The hub is numbered as node 1 in this model. There is no lower limit to the number of turbines connected to one cable in this model, but this can also be implemented by adding a constraint to set a lower limit, say K. The number of separate cables C connecting hub and turbines must be predefined by the user as a parameter, which is varied as part of the solution strategy of the model.

3.2 Multiple hub problem statement

Given the following pieces of information:
  1. 1)

    A set of identical tidal current turbines, with each of which a spatial location and a nominal power rating are associated.

     
  2. 2)

    A set of identical electrical power cables, with each of which a unit cost per length and a maximum electrical power capacity are associated.

     
  3. 3)

    A set of cable collection points, with each of which a spatial position and a distance from shore are associated.

     
  4. 4)

    Each tidal turbine possesses at most one input electrical cable segment and at most one output electrical cable segment.

     
  5. 5)

    For each tidal turbine pair and each inter-turbine electrical cable segment, an electrical cable segment length and an electrical cable power flow are associated.

     

It is necessary to find the least cost electrical cable routing configuration, which will be the configuration using the shortest cable length.

The same notation is employed in the multiple hub optimization model as that in the single hub model, albeit with some modification. In the multiple hub problem, several hubs are connected to several cables. In order to include this possibility in the multiple hub optimization problem model, the set of nodes is divided into two subsets; i.e. the set of nodes V = D ∪ V’, where D represents the set of hub nodes, D = {1, 2, …, d} and V’ represents the set of turbine nodes, V’ = {d + 1, d + 2, …, d + n}. At each hub node, there are mi cable segments as input and as output.

In the multiple hub problem, the mTSP model is employed [18], which may be stated as follows.
$$\hbox{min} \, \sum\limits_{(i,j) \in A} {c_{ij} x_{ij} }$$
(11)
s.t.
$$\sum\limits_{j \in V} {x_{ij} } = m_{i} \qquad i \in D$$
(12)
$$\sum\limits_{i \in V} {x_{ij} } = m_{j} \qquad j \in D$$
(13)
$$\sum\limits_{j \in V} {x_{ij} } = 1 \qquad i \in V$$
(14)
$$\sum\limits_{i \in V} {x_{ij} } = 1 \qquad j \in V$$
(15)
$$u_{i} + (L - 2)\sum\limits_{k \in D} {x_{ki} } - \sum\limits_{k \in D} {x_{ik} } \le L \qquad i \in V$$
(16)
$$- u_{i} - \sum\limits_{k \in \,D} {x_{ki} } \le 2 \qquad i \in V$$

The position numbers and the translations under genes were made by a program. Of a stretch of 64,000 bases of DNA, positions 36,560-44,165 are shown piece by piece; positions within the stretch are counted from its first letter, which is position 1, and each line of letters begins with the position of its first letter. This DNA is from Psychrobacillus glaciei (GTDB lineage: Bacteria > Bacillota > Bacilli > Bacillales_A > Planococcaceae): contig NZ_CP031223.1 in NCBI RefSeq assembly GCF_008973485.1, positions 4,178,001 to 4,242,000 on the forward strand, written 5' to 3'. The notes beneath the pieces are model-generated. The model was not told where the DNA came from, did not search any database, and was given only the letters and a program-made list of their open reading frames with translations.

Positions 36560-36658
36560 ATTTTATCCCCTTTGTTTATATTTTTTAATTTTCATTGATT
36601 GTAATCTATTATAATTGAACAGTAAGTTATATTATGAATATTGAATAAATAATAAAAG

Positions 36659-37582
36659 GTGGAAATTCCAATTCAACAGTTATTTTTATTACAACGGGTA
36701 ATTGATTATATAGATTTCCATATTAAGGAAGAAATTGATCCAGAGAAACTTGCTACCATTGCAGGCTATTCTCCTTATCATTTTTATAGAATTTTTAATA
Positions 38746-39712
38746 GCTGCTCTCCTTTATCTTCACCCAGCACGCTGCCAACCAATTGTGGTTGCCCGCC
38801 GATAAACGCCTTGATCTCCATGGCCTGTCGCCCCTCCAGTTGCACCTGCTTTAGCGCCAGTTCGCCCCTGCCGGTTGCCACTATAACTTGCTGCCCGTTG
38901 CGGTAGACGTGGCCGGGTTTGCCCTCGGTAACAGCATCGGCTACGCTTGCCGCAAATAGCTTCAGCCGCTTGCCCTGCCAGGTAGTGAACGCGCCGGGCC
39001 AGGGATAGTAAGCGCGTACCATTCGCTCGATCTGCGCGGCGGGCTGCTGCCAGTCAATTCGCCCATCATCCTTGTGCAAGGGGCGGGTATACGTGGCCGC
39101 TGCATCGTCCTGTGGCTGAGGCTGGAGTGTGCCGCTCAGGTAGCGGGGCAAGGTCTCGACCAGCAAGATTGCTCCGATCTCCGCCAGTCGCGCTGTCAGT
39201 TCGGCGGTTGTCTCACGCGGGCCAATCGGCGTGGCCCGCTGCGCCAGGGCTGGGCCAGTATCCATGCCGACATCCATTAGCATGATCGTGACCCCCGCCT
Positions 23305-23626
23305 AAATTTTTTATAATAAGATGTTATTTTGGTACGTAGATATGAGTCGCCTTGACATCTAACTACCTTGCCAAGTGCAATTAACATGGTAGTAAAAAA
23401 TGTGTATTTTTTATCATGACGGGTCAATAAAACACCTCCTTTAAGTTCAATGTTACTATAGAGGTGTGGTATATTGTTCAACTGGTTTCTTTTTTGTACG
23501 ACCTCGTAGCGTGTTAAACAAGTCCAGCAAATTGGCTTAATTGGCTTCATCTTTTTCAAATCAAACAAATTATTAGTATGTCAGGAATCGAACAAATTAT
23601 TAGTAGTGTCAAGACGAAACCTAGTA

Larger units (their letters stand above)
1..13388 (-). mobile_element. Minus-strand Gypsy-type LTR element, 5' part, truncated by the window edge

(17)
$$u_{i} - u_{j} + Lx_{ij} + \left( {L - 2} \right)x_{ij} \le L - 1 \qquad i \ne j; \, i,j \in V$$
(18)
$$\sum\limits_{i \in V} {{c_{ik} } } = \, 0 \qquad k \in D$$
(19)
$$x_{ij} \in \left\{ {0,1} \right\} \qquad \forall \left( {i,j} \right) \in V$$
(20)
Objective function (11) depicts the total cost of the electrical power cable segments employed. For each i ∈ D, mi outward and mi inward arcs are guaranteed by constraints (12) and (13). Equations (14) and (15) are the degree constraints for the customer (turbine) nodes. Constraints (16) and (17) impose bounds on the number of nodes a salesman (cable) visits together when initializing the value of the ui as 1 if i is the first node visited on the tour. Constraint (18) is a sub-elimination constraint (SEC) in that it breaks all subtours between the customer (turbine) nodes. Constraint (19) ensures that there is no cost related to the return from the last visited turbine to the hub. Constraint (20) defines the domain of the decision variables.

4 Computational implementation

The solutions of the mTSP and the multiple depot mTSP models for the single hub and multiple hub optimal electrical cable layout problems, respectively, have been computationally implemented using the MATLAB/intlinprog module for mixed integer programming, which is based on the branch-and-bound heuristic algorithm [19]. It is worth noting that the MATLAB/intlinprog module has been used as it is implemented in MATLAB. The branch-and-bound algorithm, named after the work of [20], has become the most commonly used tool for solving NP-hard optimization problems. The branch-and-bound method consists of a systematic enumeration of candidate solutions by means of a state space search: the set of candidate solutions is thought of as forming a rooted tree with the full set as the root. The algorithm explores branches of this tree, which represent subsets of the solution set. Before enumerating the candidate solutions of a branch, the branch is checked against upper and lower estimated bounds on the optimal solution, and is discarded if it cannot produce a better solution than the best one found so far by the algorithm. The algorithm depends on the efficient estimation of the lower and upper bounds of a region/branch of the search space and approaches exhaustive enumeration as the size (n-dimensional volume) of the region moves to zero. To get an upper bound on the objective function, the branch-and-bound procedure must find feasible points. There are techniques for finding feasible points faster before or during the branch-and-bound procedure. Currently, the MATLAB/intlinprog module uses these techniques only at the root node, not during the branch-and-bound iterations. Figure 1 shows the flowchart.